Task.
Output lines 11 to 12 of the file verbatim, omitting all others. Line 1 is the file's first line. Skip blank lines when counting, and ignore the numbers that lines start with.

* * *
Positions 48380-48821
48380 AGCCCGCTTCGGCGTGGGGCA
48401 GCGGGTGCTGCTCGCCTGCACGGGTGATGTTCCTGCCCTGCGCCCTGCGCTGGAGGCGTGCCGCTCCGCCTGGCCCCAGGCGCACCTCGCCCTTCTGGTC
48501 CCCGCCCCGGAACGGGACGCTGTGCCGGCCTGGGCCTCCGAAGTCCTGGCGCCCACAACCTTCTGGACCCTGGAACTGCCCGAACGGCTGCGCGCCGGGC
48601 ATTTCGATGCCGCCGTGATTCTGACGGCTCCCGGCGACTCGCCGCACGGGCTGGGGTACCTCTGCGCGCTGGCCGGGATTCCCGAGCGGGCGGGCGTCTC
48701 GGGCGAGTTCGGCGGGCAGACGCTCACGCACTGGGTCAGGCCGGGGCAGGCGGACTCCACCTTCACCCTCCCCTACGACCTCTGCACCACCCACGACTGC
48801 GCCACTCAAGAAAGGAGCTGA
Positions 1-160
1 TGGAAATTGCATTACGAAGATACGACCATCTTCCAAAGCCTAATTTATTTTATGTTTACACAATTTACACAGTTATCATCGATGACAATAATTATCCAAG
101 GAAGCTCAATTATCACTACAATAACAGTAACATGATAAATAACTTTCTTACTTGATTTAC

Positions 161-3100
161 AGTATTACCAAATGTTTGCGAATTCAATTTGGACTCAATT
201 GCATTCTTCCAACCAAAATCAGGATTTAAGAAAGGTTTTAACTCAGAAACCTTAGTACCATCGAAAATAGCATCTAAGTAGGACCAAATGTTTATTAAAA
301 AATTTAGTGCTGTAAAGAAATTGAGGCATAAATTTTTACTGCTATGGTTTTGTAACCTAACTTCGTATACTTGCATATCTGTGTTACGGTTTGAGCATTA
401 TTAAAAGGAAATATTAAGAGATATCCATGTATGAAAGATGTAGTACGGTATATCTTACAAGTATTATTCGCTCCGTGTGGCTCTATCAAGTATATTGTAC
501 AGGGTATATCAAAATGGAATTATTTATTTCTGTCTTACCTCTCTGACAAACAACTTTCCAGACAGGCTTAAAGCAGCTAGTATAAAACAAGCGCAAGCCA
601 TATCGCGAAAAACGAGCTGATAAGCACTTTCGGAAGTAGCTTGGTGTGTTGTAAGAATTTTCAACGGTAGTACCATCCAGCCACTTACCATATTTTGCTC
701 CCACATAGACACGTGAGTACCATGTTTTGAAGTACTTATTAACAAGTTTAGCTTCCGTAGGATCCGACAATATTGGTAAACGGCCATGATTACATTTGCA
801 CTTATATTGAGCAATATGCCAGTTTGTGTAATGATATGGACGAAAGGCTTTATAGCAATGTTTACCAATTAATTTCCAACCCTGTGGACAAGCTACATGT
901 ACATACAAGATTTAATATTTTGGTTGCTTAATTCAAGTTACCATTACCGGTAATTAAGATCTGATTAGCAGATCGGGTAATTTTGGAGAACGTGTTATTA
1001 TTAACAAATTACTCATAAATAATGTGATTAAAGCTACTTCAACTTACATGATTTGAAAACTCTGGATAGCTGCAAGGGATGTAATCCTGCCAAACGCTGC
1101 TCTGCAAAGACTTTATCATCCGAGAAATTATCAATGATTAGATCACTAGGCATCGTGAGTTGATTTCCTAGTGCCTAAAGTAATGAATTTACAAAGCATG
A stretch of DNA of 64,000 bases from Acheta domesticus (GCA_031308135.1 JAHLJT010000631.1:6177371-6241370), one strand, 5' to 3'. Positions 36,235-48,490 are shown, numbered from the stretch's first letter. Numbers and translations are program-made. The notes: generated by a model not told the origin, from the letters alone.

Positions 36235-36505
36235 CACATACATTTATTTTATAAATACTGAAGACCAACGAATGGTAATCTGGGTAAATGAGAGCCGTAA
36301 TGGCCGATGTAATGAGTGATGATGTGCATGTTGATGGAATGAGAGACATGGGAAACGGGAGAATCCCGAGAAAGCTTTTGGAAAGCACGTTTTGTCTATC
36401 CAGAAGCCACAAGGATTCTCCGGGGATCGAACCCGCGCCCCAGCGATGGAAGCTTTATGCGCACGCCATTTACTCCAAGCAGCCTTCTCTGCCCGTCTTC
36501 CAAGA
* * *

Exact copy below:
Positions 161-3100
161 AGTATTACCAAATGTTTGCGAATTCAATTTGGACTCAATT